NEW YORK — Kavita and Amit Padhiar will head out of the city to visit family for the holidays — as long as their COVID-19 tests come back negative.
They plan to keep their gathering small and safe.
What You Need To Know
- New Yorkers were lined up outside a CityMD in Gramercy on Monday as COVID-19 rates spike
- The demand has been so great, CityMD adjusted hours to close earlier for the health and safety of its staff
- The mayor said last week nearly 300,000 New Yorkers got tested
- The mayor also said almost 75,000 New Yorkers got checked for COVID-19 on Friday alone
“Hopefully we're a bit more efficient in how we process and triage patients than we were back in March, but it’s going to be a difficult time for everyone, I think, generally,” said Amit Padhiar.
The Padhiars were among the many New Yorkers out getting tested Monday as the city’s positivity rate rose. They waited in line at a CityMD, where the demand is so high, all the clinics locations now close 90 minutes earlier. CityMD cited the health and safety of staff and doctors working longer hours for months now.
Longer lines have also been seen at many other testing sites.
“A coworker of mine tested positive, and also I have a pregnant wife,” said another New Yorker. “We're due next week, so we want to make sure everything is good.”
Mayor Bill de Blasio said nearly 300,000 New Yorkers got tested last year. The mayor also said almost 75,000 New Yorkers got checked for COVID-19 on Friday alone.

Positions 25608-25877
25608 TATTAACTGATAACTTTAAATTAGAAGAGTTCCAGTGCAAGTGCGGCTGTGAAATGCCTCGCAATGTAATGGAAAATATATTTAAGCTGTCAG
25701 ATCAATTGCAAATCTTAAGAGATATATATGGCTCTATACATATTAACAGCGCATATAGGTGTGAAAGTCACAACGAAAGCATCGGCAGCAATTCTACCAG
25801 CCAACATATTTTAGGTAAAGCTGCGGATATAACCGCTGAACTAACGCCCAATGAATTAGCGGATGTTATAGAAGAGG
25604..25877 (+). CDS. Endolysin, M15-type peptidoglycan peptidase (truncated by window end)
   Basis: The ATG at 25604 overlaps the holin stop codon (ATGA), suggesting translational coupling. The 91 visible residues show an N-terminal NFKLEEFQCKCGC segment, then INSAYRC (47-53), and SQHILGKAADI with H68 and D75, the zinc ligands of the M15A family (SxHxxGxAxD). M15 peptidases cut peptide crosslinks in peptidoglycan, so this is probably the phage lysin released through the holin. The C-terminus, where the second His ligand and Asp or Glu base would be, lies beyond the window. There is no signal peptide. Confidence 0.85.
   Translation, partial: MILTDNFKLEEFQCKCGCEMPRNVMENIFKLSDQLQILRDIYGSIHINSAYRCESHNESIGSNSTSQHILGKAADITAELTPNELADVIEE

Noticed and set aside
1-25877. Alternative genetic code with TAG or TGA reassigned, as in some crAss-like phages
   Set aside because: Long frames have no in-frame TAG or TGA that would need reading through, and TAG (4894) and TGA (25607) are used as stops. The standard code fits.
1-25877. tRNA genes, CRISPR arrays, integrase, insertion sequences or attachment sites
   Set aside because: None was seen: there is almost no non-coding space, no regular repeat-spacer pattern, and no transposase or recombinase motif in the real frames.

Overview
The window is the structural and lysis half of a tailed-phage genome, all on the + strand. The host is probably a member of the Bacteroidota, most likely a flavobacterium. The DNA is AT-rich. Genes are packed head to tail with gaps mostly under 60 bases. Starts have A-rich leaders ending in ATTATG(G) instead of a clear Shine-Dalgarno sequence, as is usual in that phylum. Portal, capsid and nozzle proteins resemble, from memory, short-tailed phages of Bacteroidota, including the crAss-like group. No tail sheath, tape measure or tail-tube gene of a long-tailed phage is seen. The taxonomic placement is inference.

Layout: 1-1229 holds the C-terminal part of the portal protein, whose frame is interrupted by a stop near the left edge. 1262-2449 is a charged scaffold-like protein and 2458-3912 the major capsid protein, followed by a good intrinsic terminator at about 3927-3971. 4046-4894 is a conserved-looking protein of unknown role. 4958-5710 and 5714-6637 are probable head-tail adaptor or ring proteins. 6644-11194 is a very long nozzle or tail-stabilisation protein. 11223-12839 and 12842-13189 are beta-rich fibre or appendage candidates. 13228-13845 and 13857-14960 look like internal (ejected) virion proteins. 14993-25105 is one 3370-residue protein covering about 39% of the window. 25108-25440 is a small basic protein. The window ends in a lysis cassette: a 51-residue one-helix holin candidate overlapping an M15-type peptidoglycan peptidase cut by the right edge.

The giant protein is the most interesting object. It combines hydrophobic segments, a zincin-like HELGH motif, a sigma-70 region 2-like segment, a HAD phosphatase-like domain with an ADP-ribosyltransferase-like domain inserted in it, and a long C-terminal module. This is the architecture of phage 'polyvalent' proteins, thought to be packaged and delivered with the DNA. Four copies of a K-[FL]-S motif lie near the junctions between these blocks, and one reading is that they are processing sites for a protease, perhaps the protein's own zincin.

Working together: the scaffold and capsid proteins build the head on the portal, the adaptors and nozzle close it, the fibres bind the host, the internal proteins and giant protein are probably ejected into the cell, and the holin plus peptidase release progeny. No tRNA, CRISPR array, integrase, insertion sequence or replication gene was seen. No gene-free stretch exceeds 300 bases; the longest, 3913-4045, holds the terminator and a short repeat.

People NY1 spoke with said fears of a second wave, combined with the upcoming holidays, motivated them to get a test.
“My dad is coming into the city tomorrow and I’ll be leaving to go home for Thanksgiving shortly after that,” one resident getting tested said Monday. “So with all with new restrictions and stuff in place, I just thought it was the smart thing to do.”
“I think it’s important that we know exactly how many people are sick, and if the rates are going up I think it’s important these restrictions are taken seriously,” said another.
City officials are reminding New Yorkers that even small Thanksgiving gatherings can lead to COVID-19 transmission. They're urging people to take part in traditions virtually and celebrate at a safe distance.
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